EDITORIAL

Fears of Immigrants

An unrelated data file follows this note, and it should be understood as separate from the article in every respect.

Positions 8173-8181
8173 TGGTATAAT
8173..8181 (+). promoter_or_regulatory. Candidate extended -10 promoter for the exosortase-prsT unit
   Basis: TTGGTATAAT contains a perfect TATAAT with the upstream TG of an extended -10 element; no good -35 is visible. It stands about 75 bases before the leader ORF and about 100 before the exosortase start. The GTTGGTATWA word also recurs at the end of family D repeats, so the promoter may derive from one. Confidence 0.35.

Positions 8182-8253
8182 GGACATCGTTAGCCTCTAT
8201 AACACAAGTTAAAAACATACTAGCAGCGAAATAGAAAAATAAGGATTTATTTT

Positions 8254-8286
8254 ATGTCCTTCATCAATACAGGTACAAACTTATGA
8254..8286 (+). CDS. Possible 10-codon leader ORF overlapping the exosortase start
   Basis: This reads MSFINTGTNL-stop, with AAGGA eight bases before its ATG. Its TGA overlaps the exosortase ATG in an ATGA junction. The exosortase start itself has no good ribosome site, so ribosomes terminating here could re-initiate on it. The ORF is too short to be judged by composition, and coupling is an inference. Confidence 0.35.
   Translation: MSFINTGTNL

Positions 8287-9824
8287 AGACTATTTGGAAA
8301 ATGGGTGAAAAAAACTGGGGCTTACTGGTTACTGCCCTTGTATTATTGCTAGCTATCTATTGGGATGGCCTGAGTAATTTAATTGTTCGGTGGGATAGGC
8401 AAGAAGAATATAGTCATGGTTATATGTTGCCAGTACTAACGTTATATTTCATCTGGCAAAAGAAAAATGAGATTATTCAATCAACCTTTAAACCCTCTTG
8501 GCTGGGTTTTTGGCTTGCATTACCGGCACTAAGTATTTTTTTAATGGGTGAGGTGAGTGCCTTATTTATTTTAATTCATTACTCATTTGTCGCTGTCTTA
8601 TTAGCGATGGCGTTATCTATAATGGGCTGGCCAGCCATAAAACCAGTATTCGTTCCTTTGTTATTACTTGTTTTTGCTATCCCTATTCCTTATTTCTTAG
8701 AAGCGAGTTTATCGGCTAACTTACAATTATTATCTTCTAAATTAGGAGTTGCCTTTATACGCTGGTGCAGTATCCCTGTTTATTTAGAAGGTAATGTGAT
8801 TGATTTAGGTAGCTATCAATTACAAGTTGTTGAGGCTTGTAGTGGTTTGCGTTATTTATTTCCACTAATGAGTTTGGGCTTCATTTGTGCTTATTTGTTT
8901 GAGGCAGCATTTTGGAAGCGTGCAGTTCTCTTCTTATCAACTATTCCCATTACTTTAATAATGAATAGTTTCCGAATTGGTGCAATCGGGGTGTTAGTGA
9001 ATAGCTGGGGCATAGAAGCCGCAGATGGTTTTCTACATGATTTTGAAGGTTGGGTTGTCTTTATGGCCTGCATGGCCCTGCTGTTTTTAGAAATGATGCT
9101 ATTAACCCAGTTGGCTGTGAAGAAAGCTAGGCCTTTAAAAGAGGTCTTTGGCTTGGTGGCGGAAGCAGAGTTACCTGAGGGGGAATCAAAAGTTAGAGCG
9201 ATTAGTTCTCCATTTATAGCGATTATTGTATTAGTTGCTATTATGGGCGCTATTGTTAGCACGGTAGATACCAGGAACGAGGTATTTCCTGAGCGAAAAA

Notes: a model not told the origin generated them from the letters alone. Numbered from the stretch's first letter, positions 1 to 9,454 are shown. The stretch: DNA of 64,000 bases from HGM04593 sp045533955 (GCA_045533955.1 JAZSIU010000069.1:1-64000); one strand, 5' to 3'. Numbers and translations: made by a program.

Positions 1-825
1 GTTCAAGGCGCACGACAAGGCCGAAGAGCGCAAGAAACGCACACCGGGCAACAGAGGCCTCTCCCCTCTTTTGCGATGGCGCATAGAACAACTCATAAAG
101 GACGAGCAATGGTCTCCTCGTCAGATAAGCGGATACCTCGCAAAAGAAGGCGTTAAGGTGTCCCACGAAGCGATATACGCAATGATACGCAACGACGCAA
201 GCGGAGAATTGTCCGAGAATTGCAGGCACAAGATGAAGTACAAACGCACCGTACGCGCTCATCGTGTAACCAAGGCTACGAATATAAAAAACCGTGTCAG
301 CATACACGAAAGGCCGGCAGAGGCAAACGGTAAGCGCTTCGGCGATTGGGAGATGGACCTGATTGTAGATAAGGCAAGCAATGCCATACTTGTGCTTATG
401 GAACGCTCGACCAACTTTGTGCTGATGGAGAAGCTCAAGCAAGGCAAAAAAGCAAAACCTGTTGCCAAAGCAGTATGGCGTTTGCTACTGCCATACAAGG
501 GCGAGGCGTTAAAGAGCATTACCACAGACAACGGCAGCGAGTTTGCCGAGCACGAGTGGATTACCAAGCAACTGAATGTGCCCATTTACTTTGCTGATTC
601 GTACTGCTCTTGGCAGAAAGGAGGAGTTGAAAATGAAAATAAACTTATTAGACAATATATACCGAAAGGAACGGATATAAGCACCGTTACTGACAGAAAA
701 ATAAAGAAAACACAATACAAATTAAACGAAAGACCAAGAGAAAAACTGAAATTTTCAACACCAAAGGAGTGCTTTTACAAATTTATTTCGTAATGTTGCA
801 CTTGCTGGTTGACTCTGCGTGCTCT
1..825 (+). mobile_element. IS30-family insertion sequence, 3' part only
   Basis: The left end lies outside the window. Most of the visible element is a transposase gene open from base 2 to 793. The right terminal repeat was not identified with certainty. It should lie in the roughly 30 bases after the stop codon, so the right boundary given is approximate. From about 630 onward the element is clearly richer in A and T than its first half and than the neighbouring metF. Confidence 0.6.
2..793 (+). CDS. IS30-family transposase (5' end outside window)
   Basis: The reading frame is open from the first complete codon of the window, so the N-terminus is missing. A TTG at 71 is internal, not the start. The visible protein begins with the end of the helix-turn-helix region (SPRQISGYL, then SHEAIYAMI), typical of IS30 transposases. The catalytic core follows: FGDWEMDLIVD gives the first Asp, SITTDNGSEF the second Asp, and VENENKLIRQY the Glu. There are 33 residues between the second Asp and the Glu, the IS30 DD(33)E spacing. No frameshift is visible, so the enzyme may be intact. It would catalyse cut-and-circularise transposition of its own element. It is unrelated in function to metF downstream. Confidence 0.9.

It is ironical that illegal immigrants living in the United States should be in such mortal fear of eviction measures under the Trump administration. The irony is highlighted by the demographic composition of the United States—a country developed and sustained by hordes of immigrants from Europe to begin with, but from all over the world in later years. The openness of the American society and the opportunities it has thrown up for enterprising people to build the most remarkable futures over the opportunities available are the major attractions of the American society. So there are now 11 million immigrants living in the United States illegally, without worrying much about deportation. For most of them, deportation has existed mainly on paper. As long as one did not commit any serious crime, one could live and work in the country without fear and even send their children to school. The installation of Dold Trump as US President has changed all that. Two recent memos outlining the federal government’s plans to accelerate deportations have altered everything for the illegal migrants. Many immigrants have imposed house arrest on themselves by preferring not to go out. Some have stopped driving and going to shops and to church. Many illegal immigrants have stopped sending their children from going to school. The transition from a free society to a fearful one has been swift and traumatic for illegal migrants. However, there is really no room for complaints or protest, since the Trump administration is only doing what all responsible governments (unlike ours) ought to do.